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At A2L, we publish so many articles about litigation and trial preparation that I like to share the best of the best periodically.

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The Top 80 Articles From The Past 8 Years

Please join me in wishing all the authors of A2L's Litigation Consulting Report blog a Happy 8 Year Blogging Anniversary!

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No matter where you stand on the border wall dispute that has captivated the nation, you have to admit that it is an important debate. After all, $5 billion is a lot of money and who knows if the wall will really make a difference. But allowing between 200,000 and 2,000,000 people to easily enter the United States every year via the border with Mexico is probably not a good thing either. You probably just automatically identified yourself with one of those two previous sentences and took it as your position, right? The other sentence may have even made you angry or at least started you thinking about counter-arguments. In other words, like most political discussions, minds are rarely changed by more facts. It's kind of like a jury trial, right? You hear one side. You attach to it emotionally and then proceed to ignore evidence that is contrary to your new belief. In jury consulting-speak, this phenomenon is called confirmation bias. As a jury consulting firm, we've written about confirmation bias many times. See, for example: I’m Right, Right? 5 Ways to Manage Juror Bias Jurors Will Believe Anything (That They Already Believe) When Smart Ain’t So Smart - Cognitive Bias, Experts and Jurors Font Matters - A Trial Graphics Consultant's Trick to Overcome Bias Could Surprise Be One of Your Best Visual Persuasion Tools? 7 Ways to Overcome Cognitive Bias and Persuade However, A2L is not just a jury consulting firm. We’re also a top-ranked litigation graphics firm (and litigation consulting and trial technology consulting firm). So I'm always baffled by big disputes where the participants fail to use pictures effectively. In this day and age, there is no excuse. The science of visual persuasion is well established. See, What is Visual Persuasion and What Do You Need to Know About It?

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The Top 10 Litigation Articles of 2018

It's my eighth year writing an end-of-year top-10 style article. That feels pretty great because in that time, we have published more than 600 articles and A2L's Litigation Consulting Report blog has been visited one million times. Wow, right?

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A couple of years ago, I was involved in running a genetics conference focused on using genetics as a defense tactic in civil cases, much in the way that DNA evidence is used in criminal cases. I've been working with experts in this field ever since. A few months back, I wrote an article about the clever use by plaintiffs of litigation graphics and genetics in the baby powder (talc) cases (see Some Lessons for Defendants From the Talc Liability Trials), including a $4 billion verdict against a major talc manufacturer. When I write about various types of cases, I often hear from lawyers who handle the types of cases I write about. On my post on the use of genetics evidence in the talc litigation, how many talc defense lawyers do you think I heard from? If you guessed zero, you'd be exactly right. And that's a problem. Not ready to accept that this is a problem for defendants? Then I will ask whether the plaintiffs’ talc bar was similarly unresponsive. As you can probably guess from the way I posed the question, the answer is no. Out of discretion, I won't say exactly who or how many responded, but it was more than zero. Even though there is more to gain for the defense bar from understanding and leveraging these critical tools, it’s the plaintiffs’ lawyers who are most active in the field, striving to improve their approach. From the defense bar — crickets. And that's the problem I'm seeing in the way some of these talc cases are being defended. Defense counsel appear to be playing defense – and completely ignoring the key point that the best defense in litigation is a good offense. These verdicts are having an impact on the companies involved. Last Friday, on December 14, 2018, shares of Johnson & Johnson fell 10 percent and were set to have their largest percentage drop in more than 16 years, after Reuters reported that the company knew for decades that there was some asbestos in its baby powder. Yesterday, December 18, 2018, Johnson and Johnson ran the full page ad seen here in an attempt to manage this growing crisis. For trial lawyers and litigation consulting firms like ours, these asbestos allegations are not new or surprising. It's what plaintiff's have alleged recently and have used to prevail in these cases. The surprising thing in these cases is defense counsel's unnecessarily passive approach. When products are accused of causing harm, defense lawyers often choose one of the following defense strategies: Assert the harm was caused by something else but we don’t know what (the “idiopathic” defense) Assert the harm was caused by something else and we know exactly what. Typically, most defendants have chosen the ‘we don’t know what other thing caused it’ strategy because it avoids giving up the favorable allocation of the burden of proof and assuming the very specific (and often difficult) burden of proving an alternative cause – much as criminal defendants take advantage of the “beyond a reasonable doubt” standard. Not surprisingly, this argument generally falls flat. Recently, the plaintiffs’ bar won a multi-billion-dollar verdict by asserting that there is asbestos in talc and that it causes mesothelioma. This is highly improbable for several logical reasons — but jurors tend to follow emotion first and logic second when deliberating. If asbestos is present in baby powder at all, it would be in such small amounts that one could not reasonably connect mesothelioma to it. If defense counsel asserts (as they have been) that the mesothelioma was caused by some other identified source of asbestos, and not by talc, that leaves jurors without the necessary tools to argue for a defense verdict during deliberations. So, what if defense counsel could instead prove that the plaintiff’s mesothelioma was caused by something other than asbestos in baby powder? Something identifiable, measurable, and specific. Using modern genetics, this is now possible. And it is a major sea change.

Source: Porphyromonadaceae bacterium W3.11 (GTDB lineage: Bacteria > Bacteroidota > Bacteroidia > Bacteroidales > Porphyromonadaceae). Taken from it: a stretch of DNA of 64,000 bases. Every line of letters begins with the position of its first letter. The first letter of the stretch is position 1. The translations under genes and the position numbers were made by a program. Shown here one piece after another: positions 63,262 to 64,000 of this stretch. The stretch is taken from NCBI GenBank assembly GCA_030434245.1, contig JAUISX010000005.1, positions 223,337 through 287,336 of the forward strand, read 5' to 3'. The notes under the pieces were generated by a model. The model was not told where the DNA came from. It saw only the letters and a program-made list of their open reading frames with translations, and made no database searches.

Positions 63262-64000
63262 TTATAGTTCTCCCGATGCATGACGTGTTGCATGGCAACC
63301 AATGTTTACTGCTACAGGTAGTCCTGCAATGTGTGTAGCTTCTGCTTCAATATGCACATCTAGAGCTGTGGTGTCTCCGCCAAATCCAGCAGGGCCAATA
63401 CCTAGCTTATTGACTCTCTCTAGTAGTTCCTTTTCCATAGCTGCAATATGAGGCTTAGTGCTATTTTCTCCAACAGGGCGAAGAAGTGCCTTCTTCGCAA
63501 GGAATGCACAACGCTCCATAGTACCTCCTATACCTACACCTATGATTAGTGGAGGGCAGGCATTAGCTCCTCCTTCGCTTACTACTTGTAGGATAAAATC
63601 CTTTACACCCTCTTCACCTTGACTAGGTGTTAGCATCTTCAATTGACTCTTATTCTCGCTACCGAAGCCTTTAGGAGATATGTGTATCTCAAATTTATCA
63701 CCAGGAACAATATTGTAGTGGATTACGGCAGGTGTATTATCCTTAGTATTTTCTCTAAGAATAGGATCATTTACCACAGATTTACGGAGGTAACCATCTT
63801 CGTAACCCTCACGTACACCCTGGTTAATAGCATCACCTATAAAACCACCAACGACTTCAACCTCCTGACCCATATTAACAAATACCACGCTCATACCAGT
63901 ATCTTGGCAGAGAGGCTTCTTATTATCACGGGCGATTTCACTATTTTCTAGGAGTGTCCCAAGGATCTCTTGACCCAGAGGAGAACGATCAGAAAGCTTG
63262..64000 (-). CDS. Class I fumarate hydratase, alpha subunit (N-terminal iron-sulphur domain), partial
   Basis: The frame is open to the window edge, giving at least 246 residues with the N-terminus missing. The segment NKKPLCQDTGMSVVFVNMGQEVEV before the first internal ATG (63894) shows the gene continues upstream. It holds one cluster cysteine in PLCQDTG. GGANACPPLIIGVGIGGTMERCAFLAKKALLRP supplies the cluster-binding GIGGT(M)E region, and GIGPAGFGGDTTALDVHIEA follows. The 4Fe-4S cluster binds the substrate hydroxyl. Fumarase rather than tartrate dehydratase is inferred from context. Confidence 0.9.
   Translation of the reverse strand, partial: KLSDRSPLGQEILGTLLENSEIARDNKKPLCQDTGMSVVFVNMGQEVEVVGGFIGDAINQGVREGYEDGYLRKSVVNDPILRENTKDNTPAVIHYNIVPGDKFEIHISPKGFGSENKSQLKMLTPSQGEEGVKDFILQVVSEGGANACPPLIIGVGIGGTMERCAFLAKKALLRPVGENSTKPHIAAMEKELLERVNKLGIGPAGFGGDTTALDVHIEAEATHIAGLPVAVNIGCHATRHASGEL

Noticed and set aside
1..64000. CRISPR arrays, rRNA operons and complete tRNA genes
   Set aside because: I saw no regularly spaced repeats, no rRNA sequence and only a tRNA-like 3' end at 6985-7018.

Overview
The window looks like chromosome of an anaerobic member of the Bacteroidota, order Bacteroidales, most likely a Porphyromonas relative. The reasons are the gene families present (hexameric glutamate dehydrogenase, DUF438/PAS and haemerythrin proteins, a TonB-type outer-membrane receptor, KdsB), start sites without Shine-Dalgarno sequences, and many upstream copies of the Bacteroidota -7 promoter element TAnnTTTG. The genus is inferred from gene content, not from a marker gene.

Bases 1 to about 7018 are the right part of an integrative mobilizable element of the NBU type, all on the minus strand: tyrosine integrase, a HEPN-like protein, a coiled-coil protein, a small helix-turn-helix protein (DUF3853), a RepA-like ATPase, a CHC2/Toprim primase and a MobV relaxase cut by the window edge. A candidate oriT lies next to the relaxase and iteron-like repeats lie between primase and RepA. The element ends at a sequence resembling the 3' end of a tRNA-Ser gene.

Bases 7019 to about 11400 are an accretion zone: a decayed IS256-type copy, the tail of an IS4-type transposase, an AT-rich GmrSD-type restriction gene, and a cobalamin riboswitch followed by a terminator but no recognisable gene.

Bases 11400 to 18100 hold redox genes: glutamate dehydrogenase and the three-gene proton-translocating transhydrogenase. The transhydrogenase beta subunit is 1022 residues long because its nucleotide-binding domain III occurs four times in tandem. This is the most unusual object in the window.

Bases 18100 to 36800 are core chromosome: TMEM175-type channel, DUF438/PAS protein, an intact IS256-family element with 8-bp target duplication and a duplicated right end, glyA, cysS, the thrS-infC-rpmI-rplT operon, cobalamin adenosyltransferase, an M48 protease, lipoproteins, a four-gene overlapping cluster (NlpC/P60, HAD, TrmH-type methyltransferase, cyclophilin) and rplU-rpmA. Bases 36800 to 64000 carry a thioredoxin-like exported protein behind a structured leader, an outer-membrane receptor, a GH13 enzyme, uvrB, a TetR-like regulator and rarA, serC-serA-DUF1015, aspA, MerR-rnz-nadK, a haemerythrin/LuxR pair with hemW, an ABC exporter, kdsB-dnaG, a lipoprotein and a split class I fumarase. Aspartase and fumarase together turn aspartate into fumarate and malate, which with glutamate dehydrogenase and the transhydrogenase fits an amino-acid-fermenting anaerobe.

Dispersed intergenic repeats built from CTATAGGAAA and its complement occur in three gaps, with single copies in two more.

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There are so many legal industry "best of" surveys that I have a hard time keeping track of them. Just about every month in one of them A2L is voted the top firm in either jury consulting, litigation graphics consulting, litigation consulting, or for our trial tech/hot seat services.    I am grateful for our clients and blog readers who take the time to help and vote for us. It is a very big deal for me to see the company I helped build these past 24 years be recognized. While I know our people are the best at what they do, it is still it's nice to hear other people say it too.   In a sea of surveys, one rises above the rest — The annual Best of the National Law Journal.   A2L has been named #1 in this NLJ survey before. Today, I'm asking a favor of our readers.   Would you help us be voted #1 in the nation again? It takes 2 minutes to help us be (publicly) recognized as the nation's top litigation consulting firm.     We are nominated in four categories. Here's how you vote: Go to https://www.surveymonkey.com/r/BestofNLJ2019 before November 1, 2018 Answer at least questions 11, 55, 58 & 59 Click through the next buttons until you click DONE.